I tried decoding ArkSvc’s password from the Audit.db file using other Base’s but failed to decode it. I copied the string, looked it up on google and found a script on dotnetfiddle which was uploaded anonymously.

It contains the exact same base64 looking string and a key ‘c4scadek3y654321’ so I’m guessing that this was uploaded by the creator of the box since only him could have known the key to decrypt the string. The output of the script is the decrypted password which is ‘w3lc0meFr31nd’.

I logged in using evil-winrm.rb with ArkSvc’s credentials but there was nothing that helps me move forward in his home directory. I ran winpeas.exe and found an interesting file but doesn’t contain anything useful.

Suddenly I remembered about the log file where it states that ArkSvc was in charge of the deletion of the temporary accounts. I googled ‘ARK AD RECYCLE BIN MANAGER v1.2.2’ and found some instructions on how to restore Active Directory objects.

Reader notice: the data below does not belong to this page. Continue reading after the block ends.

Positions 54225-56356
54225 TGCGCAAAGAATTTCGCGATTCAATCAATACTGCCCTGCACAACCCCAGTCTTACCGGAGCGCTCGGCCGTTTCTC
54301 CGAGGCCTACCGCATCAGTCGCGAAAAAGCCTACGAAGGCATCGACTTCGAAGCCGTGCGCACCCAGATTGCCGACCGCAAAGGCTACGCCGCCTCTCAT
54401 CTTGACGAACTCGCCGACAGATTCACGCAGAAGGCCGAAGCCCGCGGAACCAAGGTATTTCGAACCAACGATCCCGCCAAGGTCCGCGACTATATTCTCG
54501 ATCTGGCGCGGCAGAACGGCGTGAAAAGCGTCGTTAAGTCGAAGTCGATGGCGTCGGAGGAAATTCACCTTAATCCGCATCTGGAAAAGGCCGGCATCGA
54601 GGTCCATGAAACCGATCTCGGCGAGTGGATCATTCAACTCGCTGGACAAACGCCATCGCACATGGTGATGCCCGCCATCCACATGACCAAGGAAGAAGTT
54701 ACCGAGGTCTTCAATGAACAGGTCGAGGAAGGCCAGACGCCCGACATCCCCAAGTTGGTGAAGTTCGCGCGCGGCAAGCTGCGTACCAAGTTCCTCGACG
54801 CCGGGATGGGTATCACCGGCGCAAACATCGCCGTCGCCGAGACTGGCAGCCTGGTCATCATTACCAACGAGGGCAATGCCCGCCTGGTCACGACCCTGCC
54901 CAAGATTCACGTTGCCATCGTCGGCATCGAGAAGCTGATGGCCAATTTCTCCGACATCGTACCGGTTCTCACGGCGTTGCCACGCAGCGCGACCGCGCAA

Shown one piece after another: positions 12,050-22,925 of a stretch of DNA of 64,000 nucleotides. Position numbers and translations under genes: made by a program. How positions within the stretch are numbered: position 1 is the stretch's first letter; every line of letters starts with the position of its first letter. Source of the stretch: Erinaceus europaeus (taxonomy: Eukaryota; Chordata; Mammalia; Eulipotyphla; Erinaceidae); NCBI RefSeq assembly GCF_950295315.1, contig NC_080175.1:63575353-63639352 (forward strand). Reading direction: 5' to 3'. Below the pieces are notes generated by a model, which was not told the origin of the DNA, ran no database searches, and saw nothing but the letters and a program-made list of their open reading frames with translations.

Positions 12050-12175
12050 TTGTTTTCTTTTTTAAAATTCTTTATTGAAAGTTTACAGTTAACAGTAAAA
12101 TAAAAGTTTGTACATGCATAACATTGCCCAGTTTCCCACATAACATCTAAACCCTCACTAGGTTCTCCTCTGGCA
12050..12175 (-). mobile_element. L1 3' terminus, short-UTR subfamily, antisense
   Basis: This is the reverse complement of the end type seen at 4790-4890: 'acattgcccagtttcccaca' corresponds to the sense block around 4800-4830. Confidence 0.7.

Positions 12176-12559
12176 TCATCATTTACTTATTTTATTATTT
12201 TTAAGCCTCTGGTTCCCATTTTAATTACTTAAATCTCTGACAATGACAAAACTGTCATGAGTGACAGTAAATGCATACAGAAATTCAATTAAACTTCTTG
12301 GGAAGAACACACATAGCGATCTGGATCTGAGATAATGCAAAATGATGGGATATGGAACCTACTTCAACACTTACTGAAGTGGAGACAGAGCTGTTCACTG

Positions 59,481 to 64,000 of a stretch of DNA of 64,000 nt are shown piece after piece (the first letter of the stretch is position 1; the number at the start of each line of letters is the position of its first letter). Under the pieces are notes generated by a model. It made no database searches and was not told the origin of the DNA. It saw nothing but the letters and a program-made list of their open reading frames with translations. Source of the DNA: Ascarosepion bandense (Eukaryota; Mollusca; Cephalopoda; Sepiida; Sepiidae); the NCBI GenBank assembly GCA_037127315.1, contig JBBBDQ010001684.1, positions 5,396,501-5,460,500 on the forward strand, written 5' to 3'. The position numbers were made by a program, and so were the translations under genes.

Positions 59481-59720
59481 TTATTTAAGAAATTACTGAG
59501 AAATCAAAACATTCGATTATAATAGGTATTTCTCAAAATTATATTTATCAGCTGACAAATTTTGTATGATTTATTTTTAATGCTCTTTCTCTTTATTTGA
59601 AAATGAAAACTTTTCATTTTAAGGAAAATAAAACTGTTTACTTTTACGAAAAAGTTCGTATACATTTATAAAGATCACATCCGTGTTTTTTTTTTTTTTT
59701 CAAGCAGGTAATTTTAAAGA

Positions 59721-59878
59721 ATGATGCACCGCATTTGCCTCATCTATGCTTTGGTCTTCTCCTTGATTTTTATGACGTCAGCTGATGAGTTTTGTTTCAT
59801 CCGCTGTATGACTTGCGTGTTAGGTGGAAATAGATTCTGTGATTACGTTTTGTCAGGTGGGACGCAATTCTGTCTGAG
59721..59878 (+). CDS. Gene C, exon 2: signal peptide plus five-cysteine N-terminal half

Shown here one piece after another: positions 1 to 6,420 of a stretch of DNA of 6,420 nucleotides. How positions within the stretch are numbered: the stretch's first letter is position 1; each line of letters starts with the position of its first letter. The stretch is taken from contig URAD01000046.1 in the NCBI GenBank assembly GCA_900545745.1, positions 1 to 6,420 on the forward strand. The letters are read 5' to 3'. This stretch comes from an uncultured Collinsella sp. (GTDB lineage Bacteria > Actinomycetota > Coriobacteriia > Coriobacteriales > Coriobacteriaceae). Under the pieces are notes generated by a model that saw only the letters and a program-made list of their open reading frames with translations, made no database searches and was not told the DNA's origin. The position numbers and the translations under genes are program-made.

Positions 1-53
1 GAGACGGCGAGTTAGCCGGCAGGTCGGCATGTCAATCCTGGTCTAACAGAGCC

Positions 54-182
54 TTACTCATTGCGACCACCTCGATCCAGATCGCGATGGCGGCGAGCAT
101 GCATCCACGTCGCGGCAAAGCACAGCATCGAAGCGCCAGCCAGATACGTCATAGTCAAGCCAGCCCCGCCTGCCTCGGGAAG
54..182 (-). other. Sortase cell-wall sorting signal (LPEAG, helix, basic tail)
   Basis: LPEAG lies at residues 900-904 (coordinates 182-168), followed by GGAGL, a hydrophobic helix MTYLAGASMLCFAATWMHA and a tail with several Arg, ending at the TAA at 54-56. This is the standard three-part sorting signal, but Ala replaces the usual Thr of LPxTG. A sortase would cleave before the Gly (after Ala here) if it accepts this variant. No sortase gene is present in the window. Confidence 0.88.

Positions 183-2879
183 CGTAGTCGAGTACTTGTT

Gaining Administrative Access

The image below shows TempAdmin as one of the deleted AD Objects. The command to view deleted objects is on the caption.

The image below shows how to restore a deleted AD Object but the response says I don’t have sufficient access rights to perform the operation.

I googled more about restoring AD Objects and came across this blog that gave me the answer to my problem.

The image below shows a familiar output from earlier. A line that has ‘cascadeLegacyPwd’ and a base64 string. The command executed to acquire this output is in the caption which i found on this blogpost.

Decoding the string gives us a likely password for the TempAdminwhich is ‘baCT3r1aN00dles’.

It was mentioned on the email discovered earlier that the password of TempAdmin is the same as the password of the normal Administrator account. Therefore, the only thing left to do is to login to the machine using the credentials, ‘Administrator : baCT3r1aN00dles’ and finish off by grabbing the root.txt flag.

Thank you for reading! Feel free to drop any comments and feedbacks on what alternate methods I could have done to approach the box. Have a nice day!

InfoSec n00b who aims to get better everyday.